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CSLC introduces language element to Humans Vs Vampires

| Monday, November 2, 2015

Beginning today, Notre Dame’s campus will be the site of an epic battle between humans and vampires.

Tuesday marks the first day of the annual Humans vs. Vampires game, sponsored by the Center for the Study of Languages and Cultures (CSLC). According to Joachim Castellano, technology and administrative program manager for the CSLC, the game will run through Saturday and ends with an awards ceremony Sunday.

“Basically, it’s a game of tag,” Castellano said. “There are two teams, the Humans and the Vampires, and every student who participates will be assigned to one team. [Each team] has to kill each other. There are five missions throughout the games that take place at night, so [students] will see a lot of people running around shooting NERF guns at each other.”

According to Castellano, this is the second year the CSLC has sponsored the event. Before the CSLC took over the event, it was sponsored by the Student Activities Office (SAO), he said.

Denise Ayo, assistant director for academic programs for the CSLC, said after the center took over the game, they began to incorporate foreign language elements into game play.

“For example, [players] receive clues or directions in, for example, German or another foreign language offered at Notre Dame,” Ayo said. “Last year, they had [a mission] where you had to take a big heavy box of dirt across campus. When the humans arrived to figure out their mission, the person there to describe the mission only spoke Korean. So they were sitting there talking in Korean. Also, there are hidden items that will help [members of the team] and give [players] immunity, but the riddles to find [these items] will be in a foreign language.”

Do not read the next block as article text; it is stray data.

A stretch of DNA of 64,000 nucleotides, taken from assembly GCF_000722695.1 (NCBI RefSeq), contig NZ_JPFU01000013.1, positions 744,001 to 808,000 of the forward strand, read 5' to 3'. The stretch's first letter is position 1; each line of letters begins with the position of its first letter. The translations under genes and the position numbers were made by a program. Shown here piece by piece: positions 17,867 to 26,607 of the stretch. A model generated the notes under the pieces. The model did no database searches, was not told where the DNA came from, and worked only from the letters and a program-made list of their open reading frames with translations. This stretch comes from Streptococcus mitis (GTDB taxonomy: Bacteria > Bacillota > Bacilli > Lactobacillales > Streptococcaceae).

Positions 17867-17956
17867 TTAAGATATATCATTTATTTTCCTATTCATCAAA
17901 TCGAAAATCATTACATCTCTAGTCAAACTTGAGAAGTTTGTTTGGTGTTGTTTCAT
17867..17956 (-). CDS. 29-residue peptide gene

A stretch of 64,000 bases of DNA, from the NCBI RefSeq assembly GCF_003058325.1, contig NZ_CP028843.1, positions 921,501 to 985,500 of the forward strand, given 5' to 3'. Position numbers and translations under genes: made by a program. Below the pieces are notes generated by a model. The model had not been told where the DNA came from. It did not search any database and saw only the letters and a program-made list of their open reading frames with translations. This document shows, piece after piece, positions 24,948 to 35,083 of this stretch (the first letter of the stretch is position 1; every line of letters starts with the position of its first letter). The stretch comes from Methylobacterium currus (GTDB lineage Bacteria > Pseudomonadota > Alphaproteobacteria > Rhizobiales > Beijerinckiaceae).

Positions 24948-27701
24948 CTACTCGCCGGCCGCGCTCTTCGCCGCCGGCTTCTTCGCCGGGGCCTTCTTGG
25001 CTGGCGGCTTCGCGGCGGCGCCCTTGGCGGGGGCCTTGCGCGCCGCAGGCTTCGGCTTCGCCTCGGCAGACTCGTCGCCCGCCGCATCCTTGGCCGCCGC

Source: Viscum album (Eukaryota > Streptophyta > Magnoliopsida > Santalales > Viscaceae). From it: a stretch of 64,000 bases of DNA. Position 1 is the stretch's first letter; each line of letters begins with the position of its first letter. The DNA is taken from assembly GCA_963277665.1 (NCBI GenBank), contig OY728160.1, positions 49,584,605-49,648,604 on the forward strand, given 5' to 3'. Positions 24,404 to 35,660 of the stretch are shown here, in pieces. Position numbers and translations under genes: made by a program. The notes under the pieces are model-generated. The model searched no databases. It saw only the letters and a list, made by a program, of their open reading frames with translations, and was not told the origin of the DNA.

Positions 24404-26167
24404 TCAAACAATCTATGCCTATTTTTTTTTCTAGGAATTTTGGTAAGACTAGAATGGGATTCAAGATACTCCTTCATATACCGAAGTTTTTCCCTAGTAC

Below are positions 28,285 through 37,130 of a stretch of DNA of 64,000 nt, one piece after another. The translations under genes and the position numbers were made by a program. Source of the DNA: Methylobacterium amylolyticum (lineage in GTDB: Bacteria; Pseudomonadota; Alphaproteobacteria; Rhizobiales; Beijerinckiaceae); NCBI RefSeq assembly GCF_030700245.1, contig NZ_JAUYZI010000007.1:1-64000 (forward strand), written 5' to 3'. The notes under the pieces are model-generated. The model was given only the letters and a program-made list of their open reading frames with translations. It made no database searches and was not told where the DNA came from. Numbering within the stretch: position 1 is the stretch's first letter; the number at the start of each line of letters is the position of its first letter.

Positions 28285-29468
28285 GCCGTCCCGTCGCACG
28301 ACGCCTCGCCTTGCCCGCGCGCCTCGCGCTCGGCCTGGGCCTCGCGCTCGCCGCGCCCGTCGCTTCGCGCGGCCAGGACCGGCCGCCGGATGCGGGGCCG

Originally Humans vs. Zombies was played on Notre Dame’s campus, Ayo said. However, after the CSLC became involved with the game, the center changed the game to Humans vs. Vampires, as Bram Stoker’s “Dracula” is one of the most widely translated texts in the world.

“You can find ‘Dracula’ in Catalan, German, French — all the languages we teach and have instructors here that speak the language,” she said. “That’s why we made the switch from zombies to vampires.”

According to Ayo, the “Dracula” aspect of the game and the foreign language aspect of the game intersect throughout play time and during the awards ceremony.

“[The game] culminates in a public reading of Dracula in the various languages, which is really exciting,” Ayo said. “It’s the biggest event where students can really interact with the professors. We have professors reading from the texts, we have peer tutors reading from the text, we have foreign language teaching assistants reading from the texts. It’s a great way to integrate students who don’t come into [the CSLC] normally and they come to get their awards and pizza and talk about the game and then they are exposed to foreign language.”

Castellano said the main goal of the CSLC is to get students involved with foreign languages. Though the foreign language requirement varies depending on a student’s college, the CSLC wants to engage all students in the study of languages, and this game is a way for the CSLC to reach out to every student, regardless of their language requirement, or lack thereof.

“We want students to be passionate about learning a foreign language, so we try to expose students to learning and practicing a language outside of the classroom,” Castellano said. “For anyone who really takes up a foreign language, there are a lot of opportunities to fall in love with it when you are using it in real life. It becomes less of an academic exercise and more like something that is part of everyday life.”

By incorporating elements of foreign language into a fun game, Castellano said he believes the center can reach more students.

“This event creates a space to use languages in a game-like environment, and we are basically trying to say to Notre Dame students that learning a language is a lot of fun — it is more than what you do in the classroom, and it can open up your world to different opportunities in your life,” he said. “It might start with a Humans vs. Vampires game, but hopefully it will inspire students to study foreign language more deeply and it may lead them to a future career or future life.”

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